How to reduce uncontrolled movements on wet haul roads

Overwatering haul roads

The complications associated with the overwatering of haul roads for dust suppression purposes are well documented. These highlight safety issues such as uncontrolled vehicle movements that can have serious consequences for operators and the mine. These hazards are also present during extended periods of wet weather on haul roads (particularly after long periods of dry weather). 

A haul road that is dusty when it is dry can suddenly become extremely slippery and dangerous to navigate when it is wet. When haul roads become too wet, whether from heavy rain or overwatering by water bowsers, the risks of uncontrolled movements occurring is significantly increased, it becomes worse if  the road surface is in bad condition or not properly stabilised.

Uncontrolled movements on haul roads caused by wet weather can include: 

  • Out of control sliding and skidding
  • Rollovers
  • Collisions on ramps
  • Crashes into berms (bund walls)
  • Near misses/Impacts at intersections (failure to stop, corrugations, and road pavement destabilisation
  • Collisions between trucks and other vehicles on the road network

These incidents are particularly prevalent when haul traffic is required to turn, accelerate and decelerate (typically on corners, switchbacks, at intersections, declines and ramps). That being said, there have been plenty of accidents and incidents on completely flat straight haul roads over the years, making the issue of haul road safety a concern that must be addressed site-wide.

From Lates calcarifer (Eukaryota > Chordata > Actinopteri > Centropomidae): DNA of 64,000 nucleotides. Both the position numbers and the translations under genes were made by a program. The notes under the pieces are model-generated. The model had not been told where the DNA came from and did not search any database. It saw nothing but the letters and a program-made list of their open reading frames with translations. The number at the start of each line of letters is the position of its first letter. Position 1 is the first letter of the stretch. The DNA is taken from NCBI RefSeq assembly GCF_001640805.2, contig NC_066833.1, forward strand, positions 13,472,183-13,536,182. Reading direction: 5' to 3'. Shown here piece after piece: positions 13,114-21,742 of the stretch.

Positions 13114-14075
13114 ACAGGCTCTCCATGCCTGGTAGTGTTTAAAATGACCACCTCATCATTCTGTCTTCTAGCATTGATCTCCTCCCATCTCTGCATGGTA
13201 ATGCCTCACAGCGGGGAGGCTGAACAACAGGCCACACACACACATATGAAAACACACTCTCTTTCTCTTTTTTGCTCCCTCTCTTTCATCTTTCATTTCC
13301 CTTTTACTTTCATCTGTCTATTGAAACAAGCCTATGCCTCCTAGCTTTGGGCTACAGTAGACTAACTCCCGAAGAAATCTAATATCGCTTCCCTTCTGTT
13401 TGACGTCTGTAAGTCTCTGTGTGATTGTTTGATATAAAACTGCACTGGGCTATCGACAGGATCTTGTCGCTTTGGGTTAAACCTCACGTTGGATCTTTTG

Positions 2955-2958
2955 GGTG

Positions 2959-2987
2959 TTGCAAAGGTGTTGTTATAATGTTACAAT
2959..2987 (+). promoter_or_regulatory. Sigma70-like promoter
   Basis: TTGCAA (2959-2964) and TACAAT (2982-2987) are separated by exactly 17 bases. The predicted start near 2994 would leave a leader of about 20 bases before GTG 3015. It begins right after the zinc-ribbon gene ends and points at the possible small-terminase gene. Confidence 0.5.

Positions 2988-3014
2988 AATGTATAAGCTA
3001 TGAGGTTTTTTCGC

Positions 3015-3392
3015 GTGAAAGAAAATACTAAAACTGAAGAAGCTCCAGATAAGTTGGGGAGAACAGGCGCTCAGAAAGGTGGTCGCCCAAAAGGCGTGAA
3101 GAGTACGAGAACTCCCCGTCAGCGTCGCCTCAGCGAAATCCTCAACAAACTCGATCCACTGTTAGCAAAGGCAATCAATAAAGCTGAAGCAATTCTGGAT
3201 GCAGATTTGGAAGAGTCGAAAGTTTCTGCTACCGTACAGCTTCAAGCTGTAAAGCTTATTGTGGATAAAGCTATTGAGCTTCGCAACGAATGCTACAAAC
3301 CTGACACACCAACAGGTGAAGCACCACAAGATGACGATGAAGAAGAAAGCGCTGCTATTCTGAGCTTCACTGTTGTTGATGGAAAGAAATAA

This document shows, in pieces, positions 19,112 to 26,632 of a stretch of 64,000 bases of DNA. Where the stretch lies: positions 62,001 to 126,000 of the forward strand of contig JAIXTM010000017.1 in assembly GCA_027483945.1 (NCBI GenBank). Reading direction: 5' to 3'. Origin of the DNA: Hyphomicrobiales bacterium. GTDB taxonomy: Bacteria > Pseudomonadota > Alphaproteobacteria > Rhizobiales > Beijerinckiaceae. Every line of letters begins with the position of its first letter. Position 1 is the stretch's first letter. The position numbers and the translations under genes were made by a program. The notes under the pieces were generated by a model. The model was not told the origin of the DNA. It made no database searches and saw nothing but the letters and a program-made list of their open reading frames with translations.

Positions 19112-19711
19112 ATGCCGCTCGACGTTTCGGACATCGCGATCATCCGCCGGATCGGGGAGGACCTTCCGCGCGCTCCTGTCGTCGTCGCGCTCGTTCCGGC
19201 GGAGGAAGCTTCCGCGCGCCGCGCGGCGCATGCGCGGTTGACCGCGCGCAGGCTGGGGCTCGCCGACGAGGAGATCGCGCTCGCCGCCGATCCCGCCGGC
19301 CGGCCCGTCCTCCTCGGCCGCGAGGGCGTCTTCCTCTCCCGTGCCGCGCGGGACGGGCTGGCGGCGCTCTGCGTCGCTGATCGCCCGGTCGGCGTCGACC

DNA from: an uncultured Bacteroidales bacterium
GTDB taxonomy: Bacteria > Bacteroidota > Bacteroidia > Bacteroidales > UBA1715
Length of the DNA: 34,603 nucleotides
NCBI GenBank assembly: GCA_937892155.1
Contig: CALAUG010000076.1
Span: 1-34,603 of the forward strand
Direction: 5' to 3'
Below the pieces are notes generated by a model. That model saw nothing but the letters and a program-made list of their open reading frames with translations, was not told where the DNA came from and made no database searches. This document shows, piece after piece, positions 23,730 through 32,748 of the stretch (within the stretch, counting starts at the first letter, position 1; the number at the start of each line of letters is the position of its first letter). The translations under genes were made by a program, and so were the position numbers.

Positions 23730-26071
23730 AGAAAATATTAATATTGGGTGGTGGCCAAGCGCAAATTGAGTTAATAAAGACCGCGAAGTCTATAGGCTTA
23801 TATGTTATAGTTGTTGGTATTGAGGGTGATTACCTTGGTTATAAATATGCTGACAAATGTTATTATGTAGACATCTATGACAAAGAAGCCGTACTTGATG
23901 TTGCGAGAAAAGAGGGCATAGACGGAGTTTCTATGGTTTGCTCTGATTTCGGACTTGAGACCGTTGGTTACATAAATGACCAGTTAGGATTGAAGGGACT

eBook Download: 5 common haul road challenges and how to solve them

The problems associated with wet roads go beyond safety risks

Other costly repercussions of too much water on haul roads are the effects water has on the quality of the haul road surface itself.

Excessive watering (or constant watering on roads)  washes away the compacted top layer of the wearing course giving way to washboards – the fines and pavement material – which exposes the larger, coarser rocks in the sub structures below.  Excessive water sitting on roads with poor drainage will also seep through the pavement and into the subbase structures over time causing further road failures.

This erosion in the haul pavement will cause pot-holing and numerous inconsistencies in the surface and expose larger and sometimes sharper rocks that can cause expensive damage to haul truck tyres, which will have a negative impact on tyre life.

Graders are then brought in to resurface and reshape the road – at  further opportunity cost of not building other roads to satisfy production.   Some serious road failures during and after wet weather, results in temporary haul road closure to the haul fleet until repairs and re-sheeting have been completed.

Along with lowering operating costs and improving productivity, mine managers have the ultimate responsibility to always ensure safety of workers including providing safe mine haul roads for haul truck drivers. . 


How to create a durable road surface which is safe in wet weather conditions